In October, the 10th Asia-Europe Meeting (ASEM) summit in Milan will bring together leaders representing 60% of the world’s population, 52% of global GDP and over two-thirds of all international trade.
ASEM will be celebrating its 20th anniversary in 2016, but has the sheer size of the gathering – now with 52 countries – made it too unwieldy to yield worthwhile results?
Rather that focus on grand, set-piece summits shouldn’t Europe-Asia contacts be simplified, more informal and more results-based? Wouldn’t the EU be better off concentrating on bi-lateral relations with key Asian partners rather than dealing with such an amorphous and often divided bloc? Is ASEM’s agenda just too broad?
On 8th July our sister think-tank, Friends of Europe, held the flagship conference of its Asia Programme, bringing together top speakers from Europe and Asia for talks on ASEM’s role today and in the future. Among the keynote speakers was David O’Sullivan, Chief Operating Officer at the European External Action Service. We asked him whether ASEM provides the right forum for issues as diverse as human rights, climate change and counter-piracy? This is his response:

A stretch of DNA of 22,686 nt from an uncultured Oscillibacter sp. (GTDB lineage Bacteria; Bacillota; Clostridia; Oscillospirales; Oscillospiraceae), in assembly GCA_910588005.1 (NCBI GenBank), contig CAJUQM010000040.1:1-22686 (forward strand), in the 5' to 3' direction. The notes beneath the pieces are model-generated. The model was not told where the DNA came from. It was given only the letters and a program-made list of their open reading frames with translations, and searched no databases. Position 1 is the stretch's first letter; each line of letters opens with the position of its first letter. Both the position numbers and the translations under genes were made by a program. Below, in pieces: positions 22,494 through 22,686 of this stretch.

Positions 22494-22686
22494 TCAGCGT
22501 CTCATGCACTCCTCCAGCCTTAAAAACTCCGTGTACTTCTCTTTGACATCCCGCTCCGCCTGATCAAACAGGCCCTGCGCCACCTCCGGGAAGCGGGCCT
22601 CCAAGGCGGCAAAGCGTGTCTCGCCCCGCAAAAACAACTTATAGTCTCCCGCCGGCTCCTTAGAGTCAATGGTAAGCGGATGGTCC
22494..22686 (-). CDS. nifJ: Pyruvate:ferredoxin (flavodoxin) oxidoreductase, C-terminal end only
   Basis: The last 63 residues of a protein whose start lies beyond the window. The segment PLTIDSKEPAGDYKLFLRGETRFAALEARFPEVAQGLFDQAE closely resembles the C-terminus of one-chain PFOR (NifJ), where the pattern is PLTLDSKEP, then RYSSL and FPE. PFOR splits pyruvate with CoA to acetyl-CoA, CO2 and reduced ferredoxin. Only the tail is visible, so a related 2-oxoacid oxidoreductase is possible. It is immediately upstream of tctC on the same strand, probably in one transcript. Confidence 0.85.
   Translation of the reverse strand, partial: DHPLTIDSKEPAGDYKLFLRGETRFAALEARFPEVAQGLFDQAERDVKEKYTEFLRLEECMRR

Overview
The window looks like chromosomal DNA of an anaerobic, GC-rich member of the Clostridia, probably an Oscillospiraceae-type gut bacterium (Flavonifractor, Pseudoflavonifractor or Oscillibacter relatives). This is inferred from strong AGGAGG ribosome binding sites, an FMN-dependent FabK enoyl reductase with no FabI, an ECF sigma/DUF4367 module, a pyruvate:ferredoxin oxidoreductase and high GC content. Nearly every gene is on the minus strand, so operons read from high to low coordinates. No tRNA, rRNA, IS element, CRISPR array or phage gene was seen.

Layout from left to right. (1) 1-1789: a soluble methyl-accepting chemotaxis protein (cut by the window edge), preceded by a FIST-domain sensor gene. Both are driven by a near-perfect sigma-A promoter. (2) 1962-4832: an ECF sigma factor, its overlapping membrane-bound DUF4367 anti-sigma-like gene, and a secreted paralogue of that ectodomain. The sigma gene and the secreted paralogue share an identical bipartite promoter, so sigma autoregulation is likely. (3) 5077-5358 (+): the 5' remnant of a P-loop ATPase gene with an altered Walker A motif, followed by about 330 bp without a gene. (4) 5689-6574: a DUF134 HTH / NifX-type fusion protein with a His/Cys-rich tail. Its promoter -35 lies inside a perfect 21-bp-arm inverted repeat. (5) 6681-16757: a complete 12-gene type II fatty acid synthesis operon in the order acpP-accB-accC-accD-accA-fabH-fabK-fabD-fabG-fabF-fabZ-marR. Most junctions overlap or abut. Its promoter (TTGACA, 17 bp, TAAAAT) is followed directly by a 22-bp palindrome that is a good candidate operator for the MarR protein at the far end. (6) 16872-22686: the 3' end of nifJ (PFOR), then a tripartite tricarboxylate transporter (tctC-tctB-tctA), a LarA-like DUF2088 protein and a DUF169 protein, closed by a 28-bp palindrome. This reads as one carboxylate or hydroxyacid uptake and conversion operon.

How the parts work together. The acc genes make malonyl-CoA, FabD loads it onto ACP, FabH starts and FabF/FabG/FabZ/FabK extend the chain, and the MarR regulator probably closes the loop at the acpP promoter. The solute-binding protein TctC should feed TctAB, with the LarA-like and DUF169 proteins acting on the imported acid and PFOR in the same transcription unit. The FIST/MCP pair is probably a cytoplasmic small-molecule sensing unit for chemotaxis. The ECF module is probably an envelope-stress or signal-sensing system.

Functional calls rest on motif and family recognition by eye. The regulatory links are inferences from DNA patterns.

Yeo Lay Kwee, Director of the EU Centre at National University of Singapore, took a question on the role of young people in ASEM. This is how she sees it:
Ultimately, perhaps the most fundamental question facing ASEM is how it can improve understanding between Europeans and Asians. Here’s the view from Nay Aung, founder of the travel agency Oway.com.mm in Myanmar:
What do you think? Has ASEM become too unwieldy for meaningful discussions? Or is ASEM an increasingly vital platform for nations to work out issues and promote greater cooperation? Can a forum set up with an economic focus handle the vast range of topics now on the agenda – from security to human rights and the environment? Let us know your thoughts and comments in the form below, and we’ll take them to policy-makers and experts for their reactions.